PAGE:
Retail crime ‘epidemic’ leading to PTSD in shop staff

Shop workers are experiencing “severe mental health consequences” as a result of violent store crime, a study has found.

The hard-hitting report calls for action to stem the rising number of crimes against retail workers and identifies widespread post-traumatic stress disorder affecting staff.

The research, undertaken by City, University of London, uses data from the retail union Usdaw, industry bodies and government figures and calls on the government to urgently protect employees and to send a clear message that violence and verbal aggression will not be tolerated on the high street.

The Co-op-funded report – part of the grocer’s Safer Colleagues, Safer Communities campaign – also found that the rising number of crimes against shop workers has hit a five-year high. More than 42,000 assaults or threats were recorded in the industry in 2018, with 115 colleagues physically attacked every day, with many more verbally abused and threatened.


Let’s not forget that behind each and every statistic is a person who has directly experienced violence or verbal abuse while simply doing their job.

“The strain of constant abuse and fear of physical violence is causing some shop workers to change their shift pattern, their place of work or, in the worst cases, terminate their employment entirely,” the report said.

Criminologist Dr Emmeline Taylor, the report’s author, set out seven key recommendations for action to tackle assaults and abuse against shop workers, including:

  • a review of the  Anti-Social Behaviour, Crime and Policing Act (ASBCPA) 2014, specifically to consider the impact that financial values set in the Act have had on levels of theft;
  • introduce new legislation which would carry higher penalties for attacks where the shop worker is enforcing the law on age-restricted sales, such as cigarettes or alcohol;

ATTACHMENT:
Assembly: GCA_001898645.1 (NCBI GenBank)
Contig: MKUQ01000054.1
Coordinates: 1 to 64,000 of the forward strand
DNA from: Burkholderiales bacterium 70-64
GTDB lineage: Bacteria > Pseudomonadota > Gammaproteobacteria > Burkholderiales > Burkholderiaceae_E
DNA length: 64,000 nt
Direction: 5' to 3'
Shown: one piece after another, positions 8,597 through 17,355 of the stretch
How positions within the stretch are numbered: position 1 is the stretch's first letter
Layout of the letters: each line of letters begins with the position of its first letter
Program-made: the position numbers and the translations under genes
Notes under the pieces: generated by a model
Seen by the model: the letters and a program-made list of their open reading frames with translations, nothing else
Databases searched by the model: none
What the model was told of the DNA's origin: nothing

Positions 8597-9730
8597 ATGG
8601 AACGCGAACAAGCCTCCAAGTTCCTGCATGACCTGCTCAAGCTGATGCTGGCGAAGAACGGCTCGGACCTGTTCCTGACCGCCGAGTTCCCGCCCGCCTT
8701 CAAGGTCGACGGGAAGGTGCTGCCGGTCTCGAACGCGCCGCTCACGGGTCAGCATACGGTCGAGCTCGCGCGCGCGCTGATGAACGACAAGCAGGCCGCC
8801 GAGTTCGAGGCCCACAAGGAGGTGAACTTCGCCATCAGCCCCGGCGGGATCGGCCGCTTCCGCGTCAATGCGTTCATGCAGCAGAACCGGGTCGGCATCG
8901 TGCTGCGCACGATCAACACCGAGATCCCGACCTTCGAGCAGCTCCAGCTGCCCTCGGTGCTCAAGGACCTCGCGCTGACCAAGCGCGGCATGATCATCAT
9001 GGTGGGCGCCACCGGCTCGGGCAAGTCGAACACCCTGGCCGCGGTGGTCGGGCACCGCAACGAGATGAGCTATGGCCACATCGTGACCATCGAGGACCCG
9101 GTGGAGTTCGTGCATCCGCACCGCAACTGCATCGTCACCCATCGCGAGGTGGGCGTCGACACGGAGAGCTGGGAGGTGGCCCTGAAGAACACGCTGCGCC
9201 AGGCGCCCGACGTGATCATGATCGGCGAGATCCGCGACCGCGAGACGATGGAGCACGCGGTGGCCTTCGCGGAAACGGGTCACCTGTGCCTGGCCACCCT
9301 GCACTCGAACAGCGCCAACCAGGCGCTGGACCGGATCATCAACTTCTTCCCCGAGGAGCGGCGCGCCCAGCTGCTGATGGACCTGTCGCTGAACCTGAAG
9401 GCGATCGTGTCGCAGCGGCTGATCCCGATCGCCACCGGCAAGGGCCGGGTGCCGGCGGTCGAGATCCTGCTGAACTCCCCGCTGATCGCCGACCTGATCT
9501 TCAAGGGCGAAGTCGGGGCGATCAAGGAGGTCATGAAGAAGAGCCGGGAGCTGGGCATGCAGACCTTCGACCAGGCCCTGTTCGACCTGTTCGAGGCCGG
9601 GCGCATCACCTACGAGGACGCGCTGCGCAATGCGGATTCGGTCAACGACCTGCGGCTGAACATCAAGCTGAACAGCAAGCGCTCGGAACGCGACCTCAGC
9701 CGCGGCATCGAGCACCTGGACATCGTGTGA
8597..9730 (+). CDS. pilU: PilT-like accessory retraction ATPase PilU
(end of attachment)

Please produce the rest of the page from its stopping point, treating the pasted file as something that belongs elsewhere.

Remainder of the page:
• change expectations regarding age-restricted sales to move the onus onto customers to voluntarily prove their age as opposed to shop workers having to enforce the legislation;
  • measure hate-motivated offences in shops and provide adequate support for those targeted; and
  • deal with the root causes with better mental health provision and drug treatment programmes.

“Multiple data sources show that the frequency and severity of violence towards shop workers is increasing,” said Dr Taylor. “Often ignored as ‘retail crime’ and therefore somehow victimless, let’s not forget that behind each and every statistic is a person who has directly experienced violence or verbal abuse while simply doing their job. The accounts provided in this study by victims highlight that more needs to be done to protect shop workers.

“There are several actionable recommendations for the industry, government and communities that, if implemented, I believe will begin to reverse the upsurge in violence occurring in our shops. But tackling violence requires long-term meaningful investment in communities coupled with an effective criminal justice system that works to address the root causes of crime. Violence is preventable, not inevitable.”

Havio comment by Rob Anderson: This is an important area for retailers to assess and it starts with selecting the location of stores, profiling, considering prevention measures and then education of the risks. Punishment levels are certainly no deterrent in the UK currently.

Credit to IOSH Magazine


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